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The Virtual Revolution

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Africa, the birthplace of mankind. But it's not the past that brings me here, it's the future. Africa has just been plugged into broadband, and as the worldwide web grows and spreads across the continent, it's transforming all that it touches. The small town of Abiriw in Ghana is just one of the latest to be hooked up to the globe. I'm travelling with Sir Tim Berners-Lee, the man who invented the web. It's 20 years since he made his breakthrough and now, the divide between the digital haves and have-nots is shrinking fast. I think the web is about connecting humanity. Now that we've got to the point that 20-25% of the world are using it, then suddenly the question is what about the other 80%? This community centre may not look like much, but it's the new frontier of this virtual revolution. It was a little bit like going back in time to when people first came across the web. We wouldn't in the early days have been anything like as presumptuous as to say, "How can we make sure this gets to the furthest reaches of rural Africa?" But what exactly is it that we've created over the last 20 years? What does it mean? Is our wired digital world a blessing or a curse? If the web does take root in Africa, as it has done elsewhere, then this will be the next continent to be reshaped by the digital revolution. But how has the web affected us in the 20 years since it was created, and what does that mean for the future of the people here and the majority of the world who aren't yet connected? The web is the defining technological revolution of our lifetimes. Almost two billion of us are now online. And in the 10 years that I've been studying the web and writing about it as a journalist, I've seen it take our world and shake it apart. The web has created unimaginable wealth, yet encouraged millions to work for nothing. It's challenged authority, yet allowed regimes to spy and censor as never before. And it's been blamed for creating a generation of web addicts, yet opened up new realms of knowledge. In this series, I'll be meeting all the pioneers and key players, everybody from Google to Facebook, Twitter to Amazon. The people who've helped bring about this seemingly unstoppable levelling of power, culture and values that's having such an impact on all of our daily lives. Well, the web is how mankind communicates nowadays. The internet has become a brain, the smartest brain in the world. It is an empowering tool that has more potential than any other that human civilization has ever developed. The world is just going to keep getting more and more open, there's going to be more information about everything. This is astounding technology, and we should just take a moment to celebrate the power and the reach that it gives us. And so this is the story of the web. But it's more than that. This is also the story of how the web is remaking our world. It's been more than two centuries since we last witnessed anything of the same scale and speed as the upheaval now being ushered in by the web. The industrial revolution was powered by what was then a radical new technology - steam. And now the web heralds the next great revolution. Why? Well, because it does for information what steam once did for physical force. It supercharges it. The web allows anyone to publish and to distribute words, images, videos and software globally, instantly and virtually for free. A quarter of the planet now uses the web. On any given day in the British Isles, over 35 million of us will log on. For the first time on television, using a unique data sample of eight million of those people, we can track exactly how we are in the grip of the web. The web is where we spend our money. Around a billion pounds a week. Britain's most active e-shoppers? In Swansea. With Kirkwall in the Orkneys in second place. It's where we fall in love, with five million of us using a dating website every month. Manchester and Central London have proportionally the most online lonely hearts. It's where we get our sexual kicks. Surveys have suggested up to 40% of British men view web porn. The highest density of visits to adult sites is in Harrogate, with Bromley close behind. And the web is where we express opinion. 18 million of us read blogs. Dumfries the least, West London the most. The web is a revolution. It's been hailed as the great levelling of humanity. A new frontier that gives us all equal access, equal voice, equal potential. The pioneers who paved the way for the web thought of it as the ultimate empowering tool and so, it came wrapped in an attitude, an online ideology that wants to give power to the people. The internet is a kind of rebellion. These people were opposed to the notion of hierarchy and authority. The people who originally created the internet were by and large social misfits who wanted to go on being social misfits. In a way the libertarians have found their way to a space that is perfect for them to play out their ideas. It has completely blown apart and levelled access to communications and collaboration. The web is a great leveller, of course, it's one of the goals of the web. In this film, I want to explore how the dream of levelling is playing out through the web. How it's overturning long held notions of ownership, value and expertise. How it's challenging business models and how the equality promised by the web clashes with human nature, our innate desire to profit and control. It's about the meaning of this conflict and about how that has helped to create the web, this messy, beguiling and hugely powerful phenomenon that we know today. The ultimate claim for the web as an empowering tool is that it blows open access to knowledge. To find out how, I've come to one of the new pillars of the American educational establishment. No, not an Ivy League college like Harvard or Princeton, but the town of Dixon, New Mexico, where they're celebrating Labor Day. I'm here to meet Einar Kvaran. Today, he's playing drums in his band. But at home, he's a quiet revolutionary. Einar is part of a remarkable endeavour that uses the web to allow ordinary people to create something extraordinary. He's a legendary and prolific contributor to Wikipedia, the online encyclopaedia that's becoming the most important information source in the world. When I first heard about it, I thought this is the craziest thing, this can't possibly even happen. How can you have, have something that anybody in the world can edit? How can you trust it? What's even the point of it? More than 65 million people around the world use Wikipedia each month. And instead of just accessing knowledge, they can author and edit it. The site's 14 million articles are the result of anonymous contributions from people like Einar, who don't need any formal qualifications. I have a list of something over 1,000 articles. If anyone makes an edit in that article, it will appear on my checklist. And if I disagree with it, I will undo it, and then if they disagree with my undoing they can undo it. That's kind of the basic premise, that anybody in the world who has access to a computer can get on and edit the information. The idea is that instead of truth, knowledge and accuracy being agreed on by experts and handed down by an elite from above, it will slowly emerge from the masses and come up from below. But by challenging centuries of scholarship, this new form of people power has ignited a huge argument. I despise Wikipedia. I loathe Wikipedia. I'm appalled by Wikipedia. I use it throughout the day. I think that the web... It's greatest miracle is of convenience, but the price they pay for being so speedy and available is in accuracy. I challenge anybody to find a better, faster source of perfectly acceptable knowledge for almost all purposes that you would require as a normal citizen. Wikipedia is a prime example of how the web seems to empower each and every one of us. It offers something for free, it undercuts authority, and it enables ordinary people to shape knowledge together. In other words, it fulfils the levelling dreams of the web's founding fathers. To understand how the web gave rise to Wikipedia, we have to understand the web's roots in a culture of free will and self expression that can be traced back 40 years. # There's something happening here # What it is ain't exactly clear... # The levelling ambitions of the online world can be traced back to the counter culture of the 1960s. And the epicentre of this hippy idealism? San Francisco. # Stop, children, what's that sound? # Everybody look what's going down... # ALAN WHICKER: No-one really knows what's happening in San Francisco, but this is where it's at. Traditional home of the way-out, today Mecca of happy hippies who are cracking the smooth silhouette of America's materialism with that ultimate weapon, with love. # Stop, hey, what's that sound? Everybody look what's... # Amidst the ferment, a particular strand of a philosophy known as libertarianism began to take root. It was a mix of both left and right wing ideas and rejected state control, the legal system and censorship, while emphasising the importance of individual free will. And while the counter cultural dream would fade away in the real world, in the 1970s, it found an unlikely place where these ideas would flourish. Previously, computers had been the preserve of governments, the military and large corporations. But now, for the first time, smaller, cheaper models began to put the technology in the hands of the people. And something remarkable happened. This counter cultural libertarianism found a new home on what was the early internet. The most concrete legacy of the counter culture is the internet. The values, the organisation, the rebellion, the resistance to authority were all encapsulated in the internet. Cheaper computers allowed the first online communities to develop. The longest surviving and also the most influential was called The Well. Over in the corner, that actually is The Well, right now. It was set up in 1985 near - where else? - San Francisco. And without The Well, Facebook, Twitter, MySpace and all the other web communities may never have existed. A lot of people see The Well as kind of a place where they live and exist in a... not really intellectually, but in an information kind of sense. I met a member of The Grateful Dead on The Well. There's a certain percentage of people in The Well, who are what I would call intelligent misfits, who've made it work for ourselves. It was The Well that took libertarianism online. No-one was more influential in driving this extraordinary transition than the man who founded it. Stewart Brand once published the counter culture's bible, The Whole Earth Catalogue. He took part in a legal study of LSD and hung out with The Black Panthers. This is where The Well began and what went on here has helped define the entire online world. At the time, a fraction of 1% of the planet had encountered the internet. The Well gave many people their first taste of cyberspace. What was it like? There must have been a sense at that time that you wanted to change things, that you wanted to revolutionise communication, knowledge, community, the whole shebang? I think the assumption we were working on was that the revolution was in progress and we didn't have to push it. And mostly what was drawing us was a sense of curiosity - What happens if you poke this, try that and think of the other thing? And part of what we were doing was basically making a scene and so you just had this overlap of people who weren't rich yet, weren't powerful yet, but knew how much juice they had and what a huge opportunity space was opening up in front of us. Usually I check in news first to see what kinds of interesting things are happening, and then I go to wherever there's a controversy brewing. If it's lunchtime at the office and I don't feel like going out, I'll log into The Well and go into The Pets Conference and talk about my cats. If I've have a particularly stressful day, I go to the Weird Conference, which is where everybody lets it all hang out. There was three or four different flavours of sex conferences, from pretty hardcore to very gentle. There was the True Confessions Conference, where nobody said a bad thing to anybody else, no matter what they did and they were fessing up to. Many people credit The Well with infusing the early online world with an anything goes attitude, and it did. But for me what really stepped up the challenge to the established order was when one particular Well member took this attitude and developed it into a radical constitution for online freedom. This would be a key moment in creating the web that we know today. Cyberspace had found a prophet. John Perry Barlow, the lyricist of cult '60s group The Grateful Dead. He took the vague libertarian ideas espoused by many on The Well and started to give them real shape. And he also caused The Well's membership to rocket. When news leaked out that by joining The Well you could chat online with a member of The Grateful Dead, fans of the band rushed to join. Deadheads had been online since the very early days of the internet. What they spent most of their time doing was arguing with one another about our deficiencies. Ah, the internet! Right, you know. Barlow came to believe that the internet was a challenge to traditional authority, and by setting information free, it would help set us all free. You know, you don't have to control people much if you can control what they believe. And you can control what they believe if you control what they have access to. If you can control what they can know, the rest of it is a very simple matter. Barlow helped start the influential Electronic Frontier Foundation that campaigns for freedom online. It's based on beliefs he distilled in his Declaration Of The Independence Of Cyberspace. "Governments of the industrial world, "you weary giants of flesh and steel, I come from cyberspace. "The new home of mind. "On behalf of the future, "I ask you of the past to leave us alone. "You are not welcome among us. "You have no sovereignty where we gather." It wasn't so much as, "Let the people go," it was a statement saying, "Hey, we're already gone, dude." You know. You're going to have a helluva time trying to catch us. "Your legal concepts of property, "expression, movement and context do not apply to us. "We will create a civilisation of the mind in cyberspace. "May it be more humane and fair "than the world your governments have made before." Barlow's manifesto argues that self expression should have no limits, and he believes that this free flow of information would confront authority. Today the world of blogging, online diaries and opinionated takes on the news shows that the revolution in freedom of expression can just as easily revert to mindless trivia. But some of the world's estimated 130 million blogs ARE stimulating a new and important kind of global conversation. The web allows people to express themselves, receive ideas, discuss them with others, reflect on them and then come up with what seem to them better ideas. That's a very exciting and revolutionary prospect. And, used in the right way, the web can fundamentally alter the political landscape. Ory Okolloh began as a blogger, campaigning for civil rights in Kenya. But soon she developed a dramatic new way to use the web to document reality and harness the power of the crowd. She was driven by the horrific violence in 2008 following elections in Kenya. At the time, I had gone home to vote for the election. It was my first time voting actually. And so, for me, it was a very emotional moment and I was also covering on my blog the period leading up to the campaign. It was a very contested election. I think none of us anticipated the fallout. The results of the elections were disputed, amidst allegations of ballot rigging. Tribal violence broke out between supporters of rival candidates. The official media struggled to cover the spreading crisis. So the people were getting information from their families and sending it to me and people locally, and I realised what I was seeing from the citizens was not being captured when I turned on the TV, what I was seeing. I mean, I thought, clearly if this is just me, one individual who's getting all this, there must be a lot of stuff going on that we're not seeing in the news. Ory pulled together a team and created a website called Ushahidi. Ushahidi means witness in Swahili and it allowed ordinary people to report attacks and create a minute-by-minute snapshot of the turmoil. By giving them a voice, it put pressure on the Kenyan authorities to take action to stem the violence. The attention was phenomenal, something we didn't anticipate. And what we quickly grew to realise was that there was a need for this kind of platform. And so we realised that we need to turn this into a tool that anybody can use. Ushahidi reminds me of the early days of the web. It seems to me that with sites like these we're actually realising the potential of the technology and that the world is grappling with what that all means. The web's ability to harness the power of millions of individual voices is unprecedented in human history. This appears to be the dream of the great levelling made real, a paradigm shift on a par with the invention of the printing press. We talk about the web and the internet as if they're the same thing, but they're not. The web is simply the links, information and web pages delivered to us over the infrastructure known as the internet. The roots of the internet can be traced back to early 1960s America, when military and university mainframe computers were hooked together via the telephone system. E-mail was born in 1965, and common standards began to allow files to be transferred between networks. But getting to information was still extremely difficult. Users had to know exactly where it was stored and how to tell their computer to find it, in effect, by phoning up another computer. The web as we experience it today, where anyone can access almost anything, just didn't exist. In this world before websites, if you went online, you were walled into small corners of cyberspace. To create the web as we now know it would take someone to write a common language that would link the data stored on computers around the planet. A man who would invent the worldwide web. I invented the web just because I needed it, really, because it was so frustrating that it didn't exist. Only by creating a global information network that anyone could access would the web become a levelling technology. The story of its development begins deep underground more than half a century ago. This is CERN, the European Organisation for Nuclear Research in Geneva, only yards from the French frontier. In 1954, 12 European countries began collaborating on a project to smash the atom and unravel the mystery of the tiny particles that form its nucleus. Tim Berners-Lee began working there in 1980. It was an exciting environment, people coming from different countries, people coming from different universities, working for different people. And because they didn't all work for the same company, they weren't all told to buy the same software and buy the same computer, so they came with different sorts of computer, different sorts of software. So their documentation was all in different systems. You wouldn't be able to bring up the information from one thing at the same time as the other. You'd have to bring up the information from one and write it on the back of an envelope and then go onto the other system and maybe type it back in. Berners-Lee began to develop a radical new system to try and link all of the different computer systems that were being used by CERN's multinational workforce. He submitted a paper in 1989 with the deceptively mundane title Information Management: A Proposal. I wrote a memo about the idea and I put it around. It turned out that my boss had written, "Vague but exciting" in the top corner of his copy. And that was perhaps why he let me do the project in my spare time. Berners-Lee took some already existing software tools and created something revolutionary. His "vague but exciting" idea would become the worldwide web. And at CERN, on the 6th August 1991, the first website went online. I know that you'd love me to say that, well, I got it all wired up and then there was a big switch and we threw the switch and the lights dimmed for a moment, but then there was this incredible high-pitched whine and that was the web taking off, all across the world people starting to log on and type in hypertext, and we could feel the power of all these links spreading across the planet. And we just had to hold on tight and then the calls came in from the BBC and the New York Times and The Economist about what it was that was happening to the world as the stock market sort of took this incredible uptake. And then we turned it off. No, it was, uh... It started off in a very small way. Berners-Lee's system has become the universal means of connecting all computer content. His critical breakthrough was to marry an existing idea called hypertext, a way of linking between documents, to the infrastructure and protocols of the internet. To do this, he assigned documents a unique address - or URL. These were the first web pages, created and formatted in a new universal language called html, that could link to other web pages on any networked computer, anywhere. By solving a specific technical problem, the web opened up an entire universe of information to anyone with a computer. It seemed like a brave new world. It seemed like a new democracy, it seemed like a new way of people coming together. It seemed the most fantastic, radical and extraordinary development since Guttenberg in 1450 produced his bible and his first pieces of print. The dream that everybody wanted to be connected, you know, that goes way, way back. It's about letting people share information. Built into the web's design is an ability to connect individuals without great wealth or power. Today, all around the world, being connected is empowering people. Like Kudjo Agbevi, a Ghanaian farmer. First I was illiterate in the use of the internet. But a friend introduced it to me and then he taught me after this how to browse and find out all these things. Kudjo uses the web to learn how to grow crops more efficiently and to compete with much bigger farms. I use the internet to find the prices of the commodities and then the market where it can easily and cheaply be bought. But the management and the marketing of the produce has greatly been changed. I feel more connected to the world. But the web is more than just an empowering tool. It's deliberately structured in a way that resists authority. The web was designed to give all users equal access. You don't need permission to visit a website, or to create one. And when you are on the web, there are no governments generating rules and regulations. There is no centre and no controlling authority. It is the ultimate levelling. What we had with the development of the worldwide web was a technological solution built at CERN that meshed with the hippie dream. Little wonder, then, that the web was set on a collision course with conventional notions of social order and hierarchy. The revolutionary thing was that it let people be very free, be constrained as little as possible. It allows you to publish anything you like, it allows you to publish in any format. But the really important thing was it could be done on a server without asking anybody else, without having to register. For most of Western history, you had an authority framework that was vertical, God on top and you on the bottom, and Dad and the Pope and the King, and whomever, you know, somewhere, in that great white column. And suddenly authority, as a technical matter and as a political matter, was horizontal. When you listen to people like Berners-Lee and all the rest of the crowd, they idealise this notion for the first time in human history we have created something without a centre, it can't be controlled. But the reason we created it is because these people were opposed to the notion of hierarchy and authority, so it wasn't an accident. They created their ideological wet dream. And there was one final thing that turned the web into a kind of Kryptonite, threatening to subvert society and the 20th-century economic model. It was given away for free. Tim Berners-Lee is somebody who invented something of unbelievable power, but has turned his back on any kind of profiting from it, really. And I think we should celebrate him, not just his ingenuity but the worldwide web worked because he opened it up, because it was free for all to use. It is a true open source, in that sense. And he should be daily thanked by everybody who gets any pleasure or profit out of the worldwide web for that supreme act of generosity, selflessness and idealism. Tim created a kind of set of tools if you like, which he gave away to the world and said, "I've created this tool box, "I'm not quite sure what to do with it, "but see what you can do with it." And by giving that away rather than controlling it, he started a whole process of huge social and cultural innovation. But the very success of the web would rouse a giant. The idea that it was a creative space, where all could participate equally, would quickly be confronted by a very different model that saw the web as a place to buy and sell rather than to share. This kick-started a constant cycle of revolution and counter-revolution that still shapes the web today. And to understand the nature of this conflict, we have to jump back in time. The year was 1975, Pink Floyd was on the radio, Jaws was at the cinema and the Vietnam War had just finished. But it is also the year that a young Harvard dropout named Bill Gates arrived in Albuquerque, New Mexico. Gates had come to New Mexico to work for a small company called MITS. And 30 years ago, some of MITS's biggest customers were amateur rocket enthusiasts. We wanted to be able to do something more than just shoot them up and have them come back down. And then this corporation created the first really small instrumentation packages so that we could take data, much like you take data and plug it in to your computer today. MITS soon moved on to more sophisticated electronics, creating the earliest affordable home computer, the Altair 8800, and helping to set in train the revolution which would lead to the wired world of today. The personal computer was the template on which the web had to be created, you had to have millions of these common machines in order for it to make any sense. Bill Gates was developing BASIC, a programming language for the Altair. He saw the potential to make big money from software at a time when most personal computer users were hobbyists who gave it away for free. He ended up at the West Coast Computer Fair and I remember this fellow, we were all trading software back then, and I remember this fellow in a suit and telling everybody, hey, you shouldn't be giving away software to one another, you should be paid for your development. And we all laughed at him. Did you? And now how do you feel? I think he is a very rich man! Gates had negotiated a royalty from each copy of the Altair software that was sold. So, when he found out that hobbyists from the Homebrew Computer Club in California were making pirated copies, he was furious. Well, we had one copy of the tape that our club library had bought, purchased. And one member of the club took that tape and borrowed it for two weeks. And when he came back he brought back, like, four copies. Then we got a letter from Bill Gates, all upset, copyright, you are copying software and you shouldn't because it was basically, you know, hey, you have to pay for what you use. When we started Microsoft and some people were copying the BASIC tape, I said in a letter, hey, we will write more software if more people pay us. Some things should be free, and some things should be paid for. 20 years later, Bill Gates and Microsoft would return to restage this battle online. The software for the worldwide web had been given away for free because Tim Berners-Lee, like earlier pioneers, believed the online world should be about an ideal of sharing. For Bill Gates, and others like him, it was simply the biggest business opportunity of the century. The early internet felt like a radical departure from business as usual. There was this other dimension to human experience, which is really hard to relate to today, that had nothing to do with money. When business came on to the internet, the object of the game was to monetise this thing. Before the web, the internet was administered by a public body, and business was banned. This was only overturned in 1994, and these two opposing ideologies would slug it out in a battle for the soul of the online world. The most significant conflict began in 1995, when Microsoft launched Internet Explorer, and set out to beat all competition. They effectively forced computer manufacturers to sell machines with it preinstalled. From nowhere, Microsoft ended up with more than 90% of the market. Hey, this is software. We can do anything. Only legal action by governments prevented total domination, and the risk of the web becoming a kind of branded Microsoft experience. Microsoft is a monopolist, and it engaged in massive anti-competitive practices that harmed innovation and limited consumer choice. But the legal battle wasn't just about Microsoft, it was about two completely different ideas of what the web should be. I think, right from the beginning, there are kind of two competing views about the web playing out, which still play out now. One is that the web is this home for collaboration, for sharing, for allowing information to be free, for people being able to create things together in open platforms and sharing ideas. And that is embedded in the kind of geek hippie culture of the Homebrew Computer Club, right at the start of all this in the 1970s. And then there is another, which is the kind of Bill Gates Microsoft corporate view, which is, wait a minute, how do you pay the mortgage? The legal ruling meant Microsoft had had its wings clipped. But the commercial ideology it represented was in the ascendant. And in this, the era of the dot com boom, it seemed the web was ripe for business exploitation. But soon the balance of power would shift once more. As Internet Explorer popularised the web, bringing millions online, people began to learn what the web could do, for better and for worse. Its potential, and our potential, would pose a particular challenge to traditional notions of ownership, creativity and power. The Web's anti-business levelling potential was about to re-emerge in a shocking new way. It would undermine centuries-old notions of copyright and property. The story begins with an 18-year-old in a college dorm room. I started it just because I thought it was exciting. It was just sort of a small project. It ends a few years later with a multi-billion dollar industry on its knees, and more in the firing line. Real people downloading Metallica songs. They want to sue everyone between the ages of, say, 13 and 30? I don't think so. I guess I would be lying if I said that I didn't have any, or didn't fear, you know, going to jail. The music industry would be just the first of many to discover the web could destroy established business models. In 1999, Shawn Fanning released a small piece of software on the web called Napster. He first had the idea for the software at college. I got paired up with a room mate who loved obscure rap music and it was, you know, around that time that I started envisioning an idea where people could install a piece of software that would let them share their music collections, as well as access other people's collections. Napster took advantage of the shift in music from CD to digital formats, like MP3s, that were easy to copy and swap. It allowed web users anywhere in the world to share music illegally with one another for free rather than buy it. The software pooled information about the music on every computer that linked to it. Users could search this giant database, hunting for tracks. When they found what they were looking for, Napster hooked up the computer storing the file with the person who wanted it. At the click of a mouse, music piracy had gone global. The levelling sharing dream of the web had produced a more sinister outcome, encouraging thousands of people to break the law for the very first time. The band Metallica became the music industry's unlikely mouthpiece. Their music is wild and anarchic, but to top band Metallica, it is serious business. When fans download it for free, Metallica gets angry. If you have the right to download my music for free, then let's say that you are a plumber or a car mechanic, or whatever, then I have the right to call you up and demand that you come over and fix my plumbing for free, or fix my car next time it is not functioning for free. I never imagined at the outset that Napster would change the music industry at the level that it did. But they certainly felt the pain of being forced in to a world of digital distribution. After two years of legal battles, in 2001, Napster was restricted then shut down. But other more sophisticated services simply took its place. Today in Britain, the entertainment industry claims 95% of music exchanged online is unpaid for. And lost revenue from illegal downloads of films, software, TV and music is worth £531 million. Our computer technology lets us copy everything instantly. It is very scary, it means a new world, a new world to hit. And it may take decades, it may even take centuries before we actually get to the final ending point. So the web has threatened the way any traditional industry based on information and communication does business. But this dramatic shift involves more than just theft and piracy, it also is a way in which the web appears to be staying true to its anti-authority levelling ideals. The web's essential design, the ability to share information globally and instantly at virtually no cost, wrenched control from the traditional middle man, the agents, the publishers, the newspaper editors. It allowed people to connect directly with one another, so everyone could have an audience or a following. In this brave new connected world, you didn't have to be anybody to be a somebody. When the web first came, it felt like a whole new world opening up, because you had a way to be a publisher that you never had before. There were only very few discreet sources, the publishers of the world, "I can go here and go there," you were limited. Now someone with an iPhone can post a video, make a podcast, connect to someone else. Anyone with the means of communication, through a computer, can have access, potentially, to a vast audience. User-generated content is the jargon for this creative revolution. It is estimated a fifth of all the material on the web is now made up of content created by amateurs. All human and animal life is there. One of the biggest distributors is YouTube, a website that allows anyone to put videos online. That means everybody has a chance to be seen. I think in the past, again, the traditional models would survive around scarcity. Which I don't think necessarily is healthy for society - for ultimately a few people to have the control of the creation of all the content within the world, and then have the control of all the distribution. YouTube posted its first video in 2005. Now the site is viewed more than a billion times a day, and has created its own new stars. I always tell people we are the stage and they are the performers. But I don't look at us as a service that's trying to exploit that. What we are trying to do is just provide the opportunities that didn't exist before. Superficially, sites like YouTube, with its promise of five minutes of badly shot fame, appear to be proof of the web's levelling power. But for many users, the web is less about old revolutionary ideals, and more about a new way to work within the system. For people like Master Shortie, who was recently nominated for a MOBO award, it's the perfect promotional tool. Now, you are promoting yourself, you are marketing yourself? Yes. How has the internet made that possible in a way that you wouldn't have done before? I think that is what the internet is, what made it possible. I use the web a lot. From promoting my music to finding producers to actually make the music, and in terms of promoting and marketing, I think that is the main resource that I am using. Probably the internet is full of, you know... It is music lovers, in general. And so it is like a big community online with up-and-coming rappers, singers, musicians, producers. I'm able to reach loads of people at one specific time quickly, at the drop of a hat. Looked at coldly, this user-generated, self-promoted world can seem less a challenge to established industries, and more a kind of feeding ground. A way for new voices to be discovered and incorporated. You can shatter hierarchies, the hierarchies of the music business, for example. But in the end, once you become known, you have to sign up with one of the recording studios, as in American Idol. The old hierarchies are still there, they are just scrambling to adapt themselves to this new situation. The web does make it easier to produce and to share, but that doesn't necessarily mean it is democratising creativity. Examined closely again, something more intriguing, more disturbing even, begins to emerge. And it can be seen most clearly in the world of the blog. Once blogging was the preserve of those who couldn't be heard any other way, now it has gone mainstream. This shift tells us something critical about the cycle of revolution and counter-revolution working through the web today. I am on my way to meet a key player in the new media. Arianna Huffington likes to think of herself as one of the biggest cheerleaders for the democratising power of the web. Oh, I'm a huge optimist about the web. I think the way that it has provided a forum for millions of people who otherwise would have been locked out of the conversation is incredibly significant. But the reality of the website Arianna launched seems more about taming the web's millions of sprawling voices than embracing its democratic potential. The Huffington Post is what is known as an aggregation site, it collates and filters other people's work from across the web for free. And, ironically, as it has become more influential, it increasingly resembles an old-fashioned newspaper. I feel that we are moving towards a hybrid future where we combine the best of traditional media, accuracy, fairness, and the best of new media, transparency, immediacy, accountability. But in this hybrid world, instead of everyone having an equal say, increasingly editors are filtering and excluding opinion. The hybrid future that I am envisioning is going to include millions of voices, but it's not going to eliminate editors, in fact, editors will be more important than ever. The web's pioneers hoped it would liberate millions of fresh new voices. Instead, people like Arianna Huffington are the new gatekeepers, re-establishing the old hierarchies. I think it reflects the fundamental intellectual bankruptcy of the internet, that someone like Arianna Huffington should have come to symbolise the supposed revolutionary qualities of it. She is an interesting woman, but she is about as revolutionary as my dog. And while the web's promoters constantly talk up its restless, promiscuous, creative energy, the facts suggest this is not always the case. The world of blogging, for example, is going through a crisis. Of the more than 130 million blogs active since 2002, it is estimated over 90% are now dormant. This power shift is no isolated example. It is a consequence of the web's unique design. Its early supporters believed that a space without rules and regulations would be more equal. But it seems to me that as the web has grown a paradox has emerged, and the opposite is happening. The very lack of regulation means that those with the most resources can shout the loudest, and can impose their brands and their authority. To grasp the real distribution of power on the web, imagine cyberspace as space. Seen here for the first time is a mathematically accurate model of web traffic in Britain. This is a galaxy dominated by a handful of mega brands. Each month, we search Google more than 38 million times. One in three of us now have a Facebook page. Ebay gets 21 million visits a month. Amazon, 16 million. The web has one search engine, one marketplace, one bookshop and one social network that matter. I think you can see it in companies like Google and YouTube. The massive aggregation of new wealth and power are the tiny elite of people from mainly Silicon Valley. When you think about it, it is odd that there are no competitors to Facebook. There is competition for everything in a capitalist society, the way Honda competes with Toyota, you know, the way Pepsi competes with Coke. Does that fact demonstrate, in fact, that the internet is a limited place for all of its rhetoric about entrepreneurial and cultural freedom? You see with the internet a very pure manifestation of the way in which power works. It lends itself to oligarchy, it lends itself to a very narrow elite. And the internet is a perfect reflection of that. And now, 20 years on, with much of the developing world beginning to come online, the man who invented the web is worried about its future. The concerns that I have are that there will be some sort of central control. And in some countries it is the government, and in some countries it's the companies. And I think we have to be always vigilant about this, these threats, or the whole web will become too frightening to use. So does the emergence online of these new power blocks mean the web's levelling days are over? Is the idealistic vision of it as a unique space where we are all equal simply a nostalgic memory? This is the man who had the most ambitious levelling dream of all. My journey has come full circle, returning to Wikipedia. Its creator wanted to unleash the power of the crowd to democratise all of human knowledge. Jimmy Wales is the man behind the world's user-generated information source. Wikipedia in many ways does break down a lot of hierarchical assumptions that people have. It turns out that it is easier to get quality when you have more people participating, and when you judge the quality of someone's work on its own merits rather than paying too much attention to their credentials. But as Wikipedia has grown, it has struggled to keep its dream of empowerment alive. It has been forced to toughen up its rules to prevent pages being hijacked. Instead of truth emerging by consensus, increasingly it has to be policed. We used to be criticised for being too egalitarian, now we're criticised for being too elitist. And somewhere in the middle we passed the day when everything was fine, and no-one noticed. A whole system has evolved that attempts to reconcile open access to Wikipedia with the need for accuracy and authority. Editors can lock pages, a few thousand administrators can delete them. 12 members of the arbitration committee adjudicate on disputes. And at the top of the tree, there is Jimmy Wales himself. We are actually more structured like the British system than anything else. You know, where we have this very interesting mix of democracy and aristocracy and checks and balances. So do you think that it is human nature for elites and hierarchies to emerge? Um, I don't even like the terms that you are asking the question. Because I think when we talk about elites and hierarchies, people are thinking, or they will tend to think in terms of top down structures, authoritarian type structures. Whereas what I see happening is that communities can come together, create norms and standards and institutions for dealing with those things. But it also involves drawing some lines, saying at some point you are not being constructive and you are not really... We don't want you here. We have seen how the rampant piracy on Napster, the creative freedom offered by blogging and YouTube, and the amateur scholarship on Wikipedia can level the world. But even in these revolutionary web spaces, a counter-revolution has inevitably followed. The web is being colonised by new gatekeepers and new elites. And so the real question for me is whether the web is inherently unequal simply because it mirrors the inequalities and the hierarchies in our world. Somebody has to be in charge, you know. It was what I was taught in the army and I believe it. That there has got to be somebody who is responsible for everything that the system does and fails to do. Hierarchies will emerge. I mean, you know, it's a rare species that doesn't have a pecking order. I think the web will really take on the contours of what culture has always been. There will be hierarchies, there will be elites. Like all technology, the internet is not a cure for human nature, it is an amplification of human nature, both the good and the bad. I have talked about it being open and free in the sense of freedom, and decentralised. But I think it would be very wrong to assume that, if you connect a country, it will become equal. For me, the most important question about the web today is whether its idealistic beginnings have been relegated to history. I don't think so, because I believe the web is more than a simple reflection of our world. Instead, it is endlessly reinventing itself and, by placing so much power in the hands of the people who use it, whenever one part of the web is closed down, colonised and controlled, the technology opens up new frontiers. It is a space of perpetual innovation. No-one can stop it, but we do need to take care of it. This virtual revolution is an extraordinary challenge and responsibility, and an extraordinary opportunity. Watch the interviews we used to make this documentary on our website and follow the links to the Open University to hear more from those reshaping the web and the world. Next time, the web's clash with power and the birth of a dangerous new politics. Subtitles by Red Bee Media Ltd E-mail: [email protected]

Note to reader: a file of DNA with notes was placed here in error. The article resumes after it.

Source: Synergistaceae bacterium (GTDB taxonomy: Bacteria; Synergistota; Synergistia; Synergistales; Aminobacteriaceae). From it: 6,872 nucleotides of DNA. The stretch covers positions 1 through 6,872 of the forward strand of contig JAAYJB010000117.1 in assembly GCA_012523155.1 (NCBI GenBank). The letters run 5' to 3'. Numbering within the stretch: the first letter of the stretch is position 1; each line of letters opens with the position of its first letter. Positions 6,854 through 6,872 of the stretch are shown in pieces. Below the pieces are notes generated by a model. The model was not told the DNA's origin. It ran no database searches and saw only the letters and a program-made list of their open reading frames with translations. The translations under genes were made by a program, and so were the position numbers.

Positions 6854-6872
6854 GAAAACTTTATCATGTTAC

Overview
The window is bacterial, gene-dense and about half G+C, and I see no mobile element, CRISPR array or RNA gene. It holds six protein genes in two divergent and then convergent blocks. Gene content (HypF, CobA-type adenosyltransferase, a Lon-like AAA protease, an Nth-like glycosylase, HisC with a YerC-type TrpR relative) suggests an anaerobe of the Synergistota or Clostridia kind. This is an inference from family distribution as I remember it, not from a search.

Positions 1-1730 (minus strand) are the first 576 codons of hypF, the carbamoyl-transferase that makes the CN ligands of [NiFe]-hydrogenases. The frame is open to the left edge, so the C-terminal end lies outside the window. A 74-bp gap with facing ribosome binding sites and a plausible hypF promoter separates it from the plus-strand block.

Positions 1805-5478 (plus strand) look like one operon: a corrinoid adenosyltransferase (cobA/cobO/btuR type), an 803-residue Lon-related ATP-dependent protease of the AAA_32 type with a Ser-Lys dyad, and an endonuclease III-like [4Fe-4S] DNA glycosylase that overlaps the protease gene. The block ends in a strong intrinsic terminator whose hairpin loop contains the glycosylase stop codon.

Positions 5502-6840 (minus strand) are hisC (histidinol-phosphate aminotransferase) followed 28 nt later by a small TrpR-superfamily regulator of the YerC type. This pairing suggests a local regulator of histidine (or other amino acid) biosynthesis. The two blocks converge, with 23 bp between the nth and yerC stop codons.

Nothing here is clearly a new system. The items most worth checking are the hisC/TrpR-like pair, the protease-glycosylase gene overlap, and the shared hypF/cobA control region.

Video Details

Duration: 10 minutes
Country: United Kingdom
Language: English
License: All rights reserved
Producer: Stephen Fry
Views: 172
Posted by: nordstern on Feb 22, 2010

The Virtual Revolution Episode 1 Part 1